To ride on public transport, I obtained an Octopus Card (or 八達通 in Chinese) to save the hassle to dig up for coins, and exact change in some cases, to pay for buses, tram and trains. You could also use it to pay at convenient stores (though the cashier seem reluctant when I asked) and vending machines too. I am not sre about this, but apparently paying by Octopus Card might be cheaper than paying in cash too. I never paid in cash for transport except to top up the card, so I don't know about that.

Kansai Region (Kyoto, Osaka, Kobe)

Visiting this region feels like being in a different country than Tokyo. It may not be for neighbouring Kyoto, but in Osaka (and I forgot to mention earlier: Hong Kong too), people riding the escalator stand on the right instead of the left.

The trains uses a non-rechargable magnetic card that can be use instead of queuing up at long queues for the ticket machine, but you still pay the same fare. Like other cities in Japan, but not outside, you can use it even when the value is low and chose to pay for the insufficient difference either in cash or with another similar card. I bought several of them of 1000 yen each (minimum you could buy, but it's worth about less than 5 trips anyway) for the card design.

There are contactless card, but those are linked to your phone bill and obviously not accessible to the foreigner. I hear it's also compatible with JR West's ICOCA card, but I hardly ever come across any JR West station. The ICOCA card itself is also compatible with the SUICA card of the Kanto region (including Tokyo) and vice versa, but the PiPoPa doesn't work with the SUICA card.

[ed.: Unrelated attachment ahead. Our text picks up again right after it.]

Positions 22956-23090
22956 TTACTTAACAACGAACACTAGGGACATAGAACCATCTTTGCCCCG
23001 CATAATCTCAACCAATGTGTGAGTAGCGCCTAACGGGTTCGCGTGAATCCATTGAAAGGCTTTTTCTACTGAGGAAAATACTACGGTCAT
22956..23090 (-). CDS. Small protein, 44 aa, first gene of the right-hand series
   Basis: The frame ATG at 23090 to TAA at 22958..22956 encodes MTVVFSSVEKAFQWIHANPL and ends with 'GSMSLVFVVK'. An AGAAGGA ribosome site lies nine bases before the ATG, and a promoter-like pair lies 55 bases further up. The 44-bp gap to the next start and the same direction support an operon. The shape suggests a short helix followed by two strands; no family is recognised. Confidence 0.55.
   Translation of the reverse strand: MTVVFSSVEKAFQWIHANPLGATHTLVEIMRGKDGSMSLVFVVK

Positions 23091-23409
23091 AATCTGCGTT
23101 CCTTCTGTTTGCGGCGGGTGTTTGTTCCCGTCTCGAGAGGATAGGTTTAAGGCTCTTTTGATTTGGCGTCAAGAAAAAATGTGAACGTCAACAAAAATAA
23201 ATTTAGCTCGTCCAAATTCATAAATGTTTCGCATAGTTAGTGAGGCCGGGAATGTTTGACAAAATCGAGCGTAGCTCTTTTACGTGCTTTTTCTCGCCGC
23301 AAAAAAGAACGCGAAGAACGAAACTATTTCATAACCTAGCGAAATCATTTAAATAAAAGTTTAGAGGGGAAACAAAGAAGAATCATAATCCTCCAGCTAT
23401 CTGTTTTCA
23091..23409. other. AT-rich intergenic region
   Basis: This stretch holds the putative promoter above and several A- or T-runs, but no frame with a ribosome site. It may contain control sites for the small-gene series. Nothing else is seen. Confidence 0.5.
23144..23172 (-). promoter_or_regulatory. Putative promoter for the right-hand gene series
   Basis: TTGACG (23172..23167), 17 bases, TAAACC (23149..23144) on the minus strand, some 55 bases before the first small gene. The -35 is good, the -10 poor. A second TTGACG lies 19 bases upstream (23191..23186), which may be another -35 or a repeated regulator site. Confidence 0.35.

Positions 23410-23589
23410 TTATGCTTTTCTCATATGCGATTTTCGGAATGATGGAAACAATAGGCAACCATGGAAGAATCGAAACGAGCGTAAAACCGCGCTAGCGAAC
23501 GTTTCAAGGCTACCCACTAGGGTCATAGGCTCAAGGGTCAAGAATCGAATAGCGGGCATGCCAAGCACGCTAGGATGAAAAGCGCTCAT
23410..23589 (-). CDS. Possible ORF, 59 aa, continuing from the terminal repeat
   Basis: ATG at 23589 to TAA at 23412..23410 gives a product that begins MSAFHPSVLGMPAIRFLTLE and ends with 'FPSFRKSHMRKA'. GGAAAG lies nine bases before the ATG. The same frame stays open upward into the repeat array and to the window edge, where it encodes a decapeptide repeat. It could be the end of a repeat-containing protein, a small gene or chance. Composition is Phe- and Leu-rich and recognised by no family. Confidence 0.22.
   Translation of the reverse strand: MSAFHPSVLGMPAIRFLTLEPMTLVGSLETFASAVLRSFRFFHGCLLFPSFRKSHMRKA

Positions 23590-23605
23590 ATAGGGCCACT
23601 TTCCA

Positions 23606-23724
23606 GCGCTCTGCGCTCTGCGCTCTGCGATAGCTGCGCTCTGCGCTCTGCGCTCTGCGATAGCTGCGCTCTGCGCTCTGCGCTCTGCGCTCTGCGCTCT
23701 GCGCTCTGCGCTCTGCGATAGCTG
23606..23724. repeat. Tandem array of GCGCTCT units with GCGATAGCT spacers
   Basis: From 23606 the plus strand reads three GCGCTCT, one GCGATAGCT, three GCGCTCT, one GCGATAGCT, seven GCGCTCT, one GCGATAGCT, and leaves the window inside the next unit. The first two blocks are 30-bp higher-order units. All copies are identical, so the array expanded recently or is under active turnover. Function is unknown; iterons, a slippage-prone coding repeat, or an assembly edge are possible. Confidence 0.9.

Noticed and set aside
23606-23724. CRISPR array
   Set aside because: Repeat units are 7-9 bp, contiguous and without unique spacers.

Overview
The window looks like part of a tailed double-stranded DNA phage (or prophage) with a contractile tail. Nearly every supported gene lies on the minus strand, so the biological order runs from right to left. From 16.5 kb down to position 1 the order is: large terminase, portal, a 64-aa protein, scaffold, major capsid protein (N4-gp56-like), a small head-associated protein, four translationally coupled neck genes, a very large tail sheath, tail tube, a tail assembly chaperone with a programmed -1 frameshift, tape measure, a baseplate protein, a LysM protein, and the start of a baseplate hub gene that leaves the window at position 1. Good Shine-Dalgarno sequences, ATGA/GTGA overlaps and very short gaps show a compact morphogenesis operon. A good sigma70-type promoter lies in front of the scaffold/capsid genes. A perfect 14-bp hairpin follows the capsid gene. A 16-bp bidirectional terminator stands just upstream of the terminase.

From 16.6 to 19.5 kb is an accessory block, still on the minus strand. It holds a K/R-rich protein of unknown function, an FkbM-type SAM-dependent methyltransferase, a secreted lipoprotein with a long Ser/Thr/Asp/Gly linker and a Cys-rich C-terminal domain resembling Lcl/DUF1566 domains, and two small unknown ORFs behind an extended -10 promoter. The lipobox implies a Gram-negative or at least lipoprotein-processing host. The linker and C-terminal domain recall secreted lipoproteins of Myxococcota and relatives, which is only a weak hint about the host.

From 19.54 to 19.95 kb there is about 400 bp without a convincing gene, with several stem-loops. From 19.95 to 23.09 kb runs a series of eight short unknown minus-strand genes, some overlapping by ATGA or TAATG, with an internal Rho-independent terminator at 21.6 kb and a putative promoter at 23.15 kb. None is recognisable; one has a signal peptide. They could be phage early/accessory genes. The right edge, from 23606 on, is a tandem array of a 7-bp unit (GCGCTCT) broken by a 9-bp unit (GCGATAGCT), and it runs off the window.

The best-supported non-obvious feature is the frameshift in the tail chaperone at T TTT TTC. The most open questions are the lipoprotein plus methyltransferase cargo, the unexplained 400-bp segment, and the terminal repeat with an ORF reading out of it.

What you would notice is how similar it is compared to Hong Kong due to both being former British colonies and small land area, which relates to infrastructure and such.

If you will be taking public transport a lot in Singapore, get the ez-link or NETS Flashpay card from the ticket counter (or customer service at the ticket barrier if there isn't any) as not only would you pay cheaper than by cash, it would be less of a hassle to pay the bus fare as there is no facilitation for change and therefore need to pay in exact change (or more). On top of that, distance-based fares means that no matter how many buses and trains you take, the total fare you would pay is just one long mode of transport. The only catch is that time between transfers must not exceed 45 minutes, not take the same bus service number more than once, and not take the train more than once.